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She had the white dress, the handsome groom and the perfect ring. But twice in 2020, Janay Green's intended wedding day came and went with no nuptials.
After two postponements due to the coronavirus pandemic, the third time was finally the charm for Green and her husband, Renondo Wilson, who tied the knot May 1 in front of 15 friends and family members on the outdoor patio of a Cedar Park home they rented through Airbnb.
"My wedding day was perfect, even with the rain," said Green, 26. "I had a great support system of friends to help decorate and cook our food so the stress level was taken off our shoulders. We were able to get ready and not have to worry about small details."
Janay Green married Renondo Wilson on May 1. (Janay Green)
Following a year that put the world–and the wedding industry–on hold, Austin wedding planners say they're now bracing for a "crazy busy" summer season.
"It was almost like people were all waiting for this open door, and when that open door came, they all just rushed in," said Lorelei Starbuck, owner of Elope in Austin. "It's been really busy and really amazing."
Starbuck, who specializes in small, affordable elopements and microweddings, expanded her offerings in 2020 to include options such as drive-up weddings to help her company stay afloat. Following Gov. Greg Abbott's announcement of plans to reopen Texas and the increased availability of COVID-19 vaccinations, however, Starbuck said she's seen a major uptick in business.
Elope in Austin, which hosts many of its events at Star Hill Ranch in Bee Cave, held 30 weddings in April and has 36 on the books for May so far, Starbuck said. These numbers are on par with her spring bookings in 2019.
"Yesterday I got 14 reservation requests in one day," Starbuck said. "This is going to be a good year I'm very pleased to say. We're back on track."
Elope in Austin, wedding planning service, hosts many of its events at Star Hill Ranch in Bee Cave. (Lance Smith/Elope in Austin)
Starbuck said she's also hearing from people who want to commemorate other special life events, such as anniversaries and vow renewals. That's the case for Round Rock resident Rey Sarmiento, who plans to celebrate his 25th anniversary with his wife, Angela Sarmiento, in a ceremony at Star Hill Ranch on July 16.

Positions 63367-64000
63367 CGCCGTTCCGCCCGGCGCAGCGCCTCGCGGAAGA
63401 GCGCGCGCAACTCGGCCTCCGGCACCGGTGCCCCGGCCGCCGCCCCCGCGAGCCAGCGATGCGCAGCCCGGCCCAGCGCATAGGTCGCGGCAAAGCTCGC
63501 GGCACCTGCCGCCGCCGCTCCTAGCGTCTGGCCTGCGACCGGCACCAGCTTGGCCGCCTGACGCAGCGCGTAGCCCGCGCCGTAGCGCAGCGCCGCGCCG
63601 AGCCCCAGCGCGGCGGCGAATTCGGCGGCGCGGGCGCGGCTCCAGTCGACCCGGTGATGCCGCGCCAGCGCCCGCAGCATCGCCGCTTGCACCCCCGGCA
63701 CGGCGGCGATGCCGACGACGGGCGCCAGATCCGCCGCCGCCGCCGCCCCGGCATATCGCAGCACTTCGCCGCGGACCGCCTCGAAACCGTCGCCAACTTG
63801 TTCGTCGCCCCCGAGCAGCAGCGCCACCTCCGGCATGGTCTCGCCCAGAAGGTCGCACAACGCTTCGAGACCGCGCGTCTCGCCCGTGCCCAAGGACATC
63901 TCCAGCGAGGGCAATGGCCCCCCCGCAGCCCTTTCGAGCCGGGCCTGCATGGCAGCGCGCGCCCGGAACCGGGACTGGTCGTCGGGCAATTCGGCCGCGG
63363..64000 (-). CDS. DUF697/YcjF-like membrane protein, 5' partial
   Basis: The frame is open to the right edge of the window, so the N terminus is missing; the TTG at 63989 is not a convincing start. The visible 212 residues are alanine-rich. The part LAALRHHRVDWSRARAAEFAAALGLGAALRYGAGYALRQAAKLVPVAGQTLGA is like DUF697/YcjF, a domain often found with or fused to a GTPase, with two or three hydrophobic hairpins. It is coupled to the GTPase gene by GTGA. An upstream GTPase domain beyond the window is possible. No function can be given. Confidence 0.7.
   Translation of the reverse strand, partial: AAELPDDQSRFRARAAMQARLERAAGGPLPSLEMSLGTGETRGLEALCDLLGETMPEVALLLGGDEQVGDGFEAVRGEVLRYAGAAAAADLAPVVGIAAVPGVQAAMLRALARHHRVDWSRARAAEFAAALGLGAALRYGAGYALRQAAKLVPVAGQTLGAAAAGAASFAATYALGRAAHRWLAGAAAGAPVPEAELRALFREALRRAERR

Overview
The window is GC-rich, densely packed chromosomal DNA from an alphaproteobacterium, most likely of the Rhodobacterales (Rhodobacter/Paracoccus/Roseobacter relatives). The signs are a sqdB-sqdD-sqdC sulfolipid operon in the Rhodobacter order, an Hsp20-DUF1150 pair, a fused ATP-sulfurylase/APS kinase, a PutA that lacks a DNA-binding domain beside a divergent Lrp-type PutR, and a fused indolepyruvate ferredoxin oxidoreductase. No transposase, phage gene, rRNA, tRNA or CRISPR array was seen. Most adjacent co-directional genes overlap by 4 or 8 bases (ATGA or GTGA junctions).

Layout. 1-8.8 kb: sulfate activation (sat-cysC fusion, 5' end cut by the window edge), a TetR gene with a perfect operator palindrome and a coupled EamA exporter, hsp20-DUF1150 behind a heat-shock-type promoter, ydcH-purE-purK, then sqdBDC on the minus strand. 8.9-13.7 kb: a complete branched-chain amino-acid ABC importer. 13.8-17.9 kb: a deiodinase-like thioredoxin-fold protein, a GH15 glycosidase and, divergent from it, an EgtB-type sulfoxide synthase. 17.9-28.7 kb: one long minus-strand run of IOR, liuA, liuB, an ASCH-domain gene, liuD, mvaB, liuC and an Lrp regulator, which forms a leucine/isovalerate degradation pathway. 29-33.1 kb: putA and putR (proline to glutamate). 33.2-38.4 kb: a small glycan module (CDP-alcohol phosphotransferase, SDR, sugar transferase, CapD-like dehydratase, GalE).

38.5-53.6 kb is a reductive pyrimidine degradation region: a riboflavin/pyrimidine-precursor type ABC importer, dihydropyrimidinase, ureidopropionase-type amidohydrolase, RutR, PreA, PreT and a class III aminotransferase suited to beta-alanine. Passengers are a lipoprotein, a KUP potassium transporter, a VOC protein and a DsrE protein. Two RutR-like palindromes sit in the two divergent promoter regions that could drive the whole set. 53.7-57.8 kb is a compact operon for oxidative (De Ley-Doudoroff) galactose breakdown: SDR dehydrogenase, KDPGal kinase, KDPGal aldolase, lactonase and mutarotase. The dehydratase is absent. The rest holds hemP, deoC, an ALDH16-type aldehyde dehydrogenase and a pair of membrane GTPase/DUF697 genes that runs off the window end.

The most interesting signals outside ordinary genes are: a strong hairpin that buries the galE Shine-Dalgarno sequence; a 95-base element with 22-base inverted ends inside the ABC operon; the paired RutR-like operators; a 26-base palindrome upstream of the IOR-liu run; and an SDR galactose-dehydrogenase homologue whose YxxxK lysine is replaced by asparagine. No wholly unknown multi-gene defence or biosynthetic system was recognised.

"We've gone through a lot of changes with what happened last year with the coronavirus. I didn't even know if we were going to be able to do anything," he said. "It's just going to be my wife and I—it's for us. We didn't want to spend a whole lot of money, but I did want to make it something that was special."
Wedding officiant Spike Gillespie, who performed Green's wedding, said she has also seen an increase in requests recently. Gillespie, who officiates off-site weddings as well as weddings at her picturesque Tiny T Ranch in Garfield, added that the pandemic and the stress of large-scale events including guests who did not want to wear masks has prompted her to refocus her priorities. Moving forward, she said, she plans to largely dedicate to smaller, more intimate affairs.
Spike Gillespie officiated the marriage of Austinites Janay Green and Renondo Wilson. (Spike Gillespie)
"The ranch will be converted to primarily a retreat center to promote slowing down, and this summer I will be opening a second property in Smithville, much smaller, but with similar 'Be Still and Feel Better' potential," she said.
For Green, who is a pharmacy technician and lives in Killeen with Wilson, an Army mechanic, the wedding was a silver lining to a difficult year.
"We wanted to get married and we were tired of waiting," she said. "We knew (the whole) family wouldn't be able to make it so there was no point to keep putting it off. We had hesitations and I had several mini breakdowns the week of the wedding, but everything turned out perfect."
Now that they've walked down the aisle, Green said, they can turn their attention to the future.
"What I am most looking forward to with my spouse is just traveling together to create new memories," she said, adding "and expanding our family."
A jackrabbit hops across the field as an employee on break plucks and samples arugula straight from the garden bed.
It may not look like the traditional U.S headquarters of a 9,000-employee international software company, but thanks to a pandemic pivot, a day at the office is also now a day on the farm for Austin-based employees of Zoho.
When three years ago Zoho purchased 375 acres in Del Valle off Highway 71, the global tech company intended to create a traditional corporate campus for its 85 local workers. But after employees expressed great satisfaction in working in a small garden they created on-site in February 2020, Zoho scrapped its plans and instead decided to embrace the land with a working farm. Rather than creating new buildings, the company is utilizing its existing structures, including an old farmhouse, as office space.
"We had met with a couple different architecture firms and design firms and they showed us super fancy beautiful renderings. It just really didn't feel like us," said Zoho Operations Manager Tom Philipps. "Why pay an architecture firm a ton of money to build a campus when we can build it ourselves? We have buildings we can renovate, we have spaces where we can build our own and, even better yet, let's do it all in the midst of a functioning organic farm."
The farm has expanded–it now includes five plots and an orchard–that Zoho recently hired two full-time staff members, Logan Pettyjohn and Brandon Connor, who are dedicated exclusively to working the fields.